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North Korea Requests Rare Meeting With UN Command


North Korea has met for the first time in years with senior officers in the United Nations Command that monitors the heavily armed border dividing the Korean peninsula. The meeting comes days before the scheduled start of US - South Korea military drills.

The United Nations Command says it welcomed Monday's opportunity to hold discussions with North Korea, which hold the prospect "for building trust and preventing misunderstandings between both sides."

The meeting took place Monday in Panmunjeom, the village straddling the heavily armed military demarcation line separating the two Koreas. It is where a 1953 armistice was signed following North Korea's invasion of the South three years earlier. The U.N. Command, led by the United States, monitors the tense detente along the border established by the armistice in the absence of a permanent peace treaty.

Over the weekend, Pyongyang's official news agency warned the North would take "resolute" action if U.S. forces continued what it calls "provocations" in the Korean demilitarized zone. The North accuses American military personnel of venturing on a number of occasions close to the North's side of the the zone in order to photograph North Korean military installations. South Korean defense officials say the United Nations Command has only engaged in legitimate monitoring of the zone.

South Korean media quote defense officials in Seoul as saying North Korea used Monday's meeting to request a halt to scheduled military exercises between U.S. and South Korean forces. Pyongyang has frequently referred to the annual drills, due to start this week, as a rehearsal for invasion. U.S. and South Korean officials say the exercises are a purely defensive means of ensuring the alliance can defeat any aggressive moves by the North.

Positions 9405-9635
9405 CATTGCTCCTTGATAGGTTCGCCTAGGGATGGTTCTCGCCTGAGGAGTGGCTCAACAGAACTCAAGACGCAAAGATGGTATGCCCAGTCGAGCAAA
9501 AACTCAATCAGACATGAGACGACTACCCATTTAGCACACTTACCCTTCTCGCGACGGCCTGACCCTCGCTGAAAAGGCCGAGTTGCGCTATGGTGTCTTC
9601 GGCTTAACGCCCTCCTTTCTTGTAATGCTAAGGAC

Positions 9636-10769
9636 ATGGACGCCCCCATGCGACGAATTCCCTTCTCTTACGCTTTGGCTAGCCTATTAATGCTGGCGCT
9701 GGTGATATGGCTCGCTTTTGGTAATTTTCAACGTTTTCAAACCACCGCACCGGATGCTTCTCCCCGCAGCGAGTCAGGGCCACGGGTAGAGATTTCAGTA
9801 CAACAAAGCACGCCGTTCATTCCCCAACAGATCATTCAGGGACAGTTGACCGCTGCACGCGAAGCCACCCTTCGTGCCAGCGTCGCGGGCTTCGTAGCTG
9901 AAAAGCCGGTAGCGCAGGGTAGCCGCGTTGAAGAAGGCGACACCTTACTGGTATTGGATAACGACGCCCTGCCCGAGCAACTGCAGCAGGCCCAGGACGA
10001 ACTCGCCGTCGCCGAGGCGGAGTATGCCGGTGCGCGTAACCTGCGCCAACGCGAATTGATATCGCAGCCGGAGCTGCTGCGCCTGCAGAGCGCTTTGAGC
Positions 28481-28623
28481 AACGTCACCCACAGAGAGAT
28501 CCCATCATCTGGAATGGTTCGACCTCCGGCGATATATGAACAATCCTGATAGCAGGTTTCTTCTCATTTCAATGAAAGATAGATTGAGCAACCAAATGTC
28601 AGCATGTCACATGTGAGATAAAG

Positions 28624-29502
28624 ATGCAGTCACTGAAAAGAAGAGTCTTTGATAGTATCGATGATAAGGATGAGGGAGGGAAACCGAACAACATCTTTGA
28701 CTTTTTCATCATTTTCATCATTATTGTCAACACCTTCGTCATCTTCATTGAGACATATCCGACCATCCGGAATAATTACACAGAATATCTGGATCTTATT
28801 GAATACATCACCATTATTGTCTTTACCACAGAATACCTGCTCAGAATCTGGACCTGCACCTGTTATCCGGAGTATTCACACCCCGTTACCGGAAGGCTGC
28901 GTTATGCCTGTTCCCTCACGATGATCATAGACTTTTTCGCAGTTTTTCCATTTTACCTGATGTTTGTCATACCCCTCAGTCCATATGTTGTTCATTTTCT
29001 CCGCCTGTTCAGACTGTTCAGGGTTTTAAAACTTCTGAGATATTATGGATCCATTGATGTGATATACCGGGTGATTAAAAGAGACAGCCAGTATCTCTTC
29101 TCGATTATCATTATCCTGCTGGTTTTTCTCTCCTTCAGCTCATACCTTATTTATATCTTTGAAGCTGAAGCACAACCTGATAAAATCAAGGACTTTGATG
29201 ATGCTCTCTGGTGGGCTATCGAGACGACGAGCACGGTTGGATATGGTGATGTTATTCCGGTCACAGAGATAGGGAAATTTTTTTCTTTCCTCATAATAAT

North Korea announced last week it would launch a "satellite," which U.S. and South Korean officials believe is a cover for plans to test a long-range missile possibly capable of reaching the United States. South Korean officials have repeatedly warned the launch would violate United Nations resolutions imposed after Pyongyang's 2006 long-range missile and nuclear tests.

South Korean President Lee Myung-bak called on North Korea Sunday to come to the talking table as soon as possible for an "unconditional conversation."

Mr. Lee says it is not North Korea's nuclear weapons that can protect it, but rather inter-Korean cooperation and international cooperation with other countries.

Newly appointed U.S. envoy for North Korea policy Stephen Bosworth is expected to arrive in Seoul later this week in hopes of reviving regional talks to engage North Korea and get rid of its nuclear weapons capabilities for good.


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